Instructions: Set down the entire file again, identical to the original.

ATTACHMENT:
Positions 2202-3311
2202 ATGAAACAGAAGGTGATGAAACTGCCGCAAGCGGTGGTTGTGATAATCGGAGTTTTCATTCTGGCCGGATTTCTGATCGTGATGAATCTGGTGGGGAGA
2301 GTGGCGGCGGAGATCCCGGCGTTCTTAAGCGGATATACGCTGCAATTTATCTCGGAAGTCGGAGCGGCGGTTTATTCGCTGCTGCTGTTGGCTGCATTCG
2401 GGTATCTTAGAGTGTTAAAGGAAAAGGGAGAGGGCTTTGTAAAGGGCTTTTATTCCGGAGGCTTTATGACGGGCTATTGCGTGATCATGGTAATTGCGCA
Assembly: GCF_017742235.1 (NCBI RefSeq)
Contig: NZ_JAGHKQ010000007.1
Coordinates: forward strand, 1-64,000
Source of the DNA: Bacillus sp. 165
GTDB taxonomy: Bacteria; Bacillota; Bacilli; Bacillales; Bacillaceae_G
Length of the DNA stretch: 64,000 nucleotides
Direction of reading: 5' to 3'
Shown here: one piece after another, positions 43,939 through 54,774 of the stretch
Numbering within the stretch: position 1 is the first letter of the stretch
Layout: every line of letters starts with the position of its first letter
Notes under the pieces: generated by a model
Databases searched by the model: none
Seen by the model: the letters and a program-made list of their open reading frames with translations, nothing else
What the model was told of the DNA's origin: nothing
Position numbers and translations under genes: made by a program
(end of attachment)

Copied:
Positions 2202-3311
2202 ATGAAACAGAAGGTGATGAAACTGCCGCAAGCGGTGGTTGTGATAATCGGAGTTTTCATTCTGGCCGGATTTCTGATCGTGATGAATCTGGTGGGGAGA
2301 GTGGCGGCGGAGATCCCGGCGTTCTTAAGCGGATATACGCTGCAATTTATCTCGGAAGTCGGAGCGGCGGTTTATTCGCTGCTGCTGTTGGCTGCATTCG
2401 GGTATCTTAGAGTGTTAAAGGAAAAGGGAGAGGGCTTTGTAAAGGGCTTTTATTCCGGAGGCTTTATGACGGGCTATTGCGTGATCATGGTAATTGCGCA
Assembly: GCF_017742235.1 (NCBI RefSeq)
Contig: NZ_JAGHKQ010000007.1
Coordinates: forward strand, 1-64,000
Source of the DNA: Bacillus sp. 165
GTDB taxonomy: Bacteria; Bacillota; Bacilli; Bacillales; Bacillaceae_G
Length of the DNA stretch: 64,000 nucleotides
Direction of reading: 5' to 3'
Shown here: one piece after another, positions 43,939 through 54,774 of the stretch
Numbering within the stretch: position 1 is the first letter of the stretch
Layout: every line of letters starts with the position of its first letter
Notes under the pieces: generated by a model
Databases searched by the model: none
Seen by the model: the letters and a program-made list of their open reading frames with translations, nothing else
What the model was told of the DNA's origin: nothing
Position numbers and translations under genes: made by a program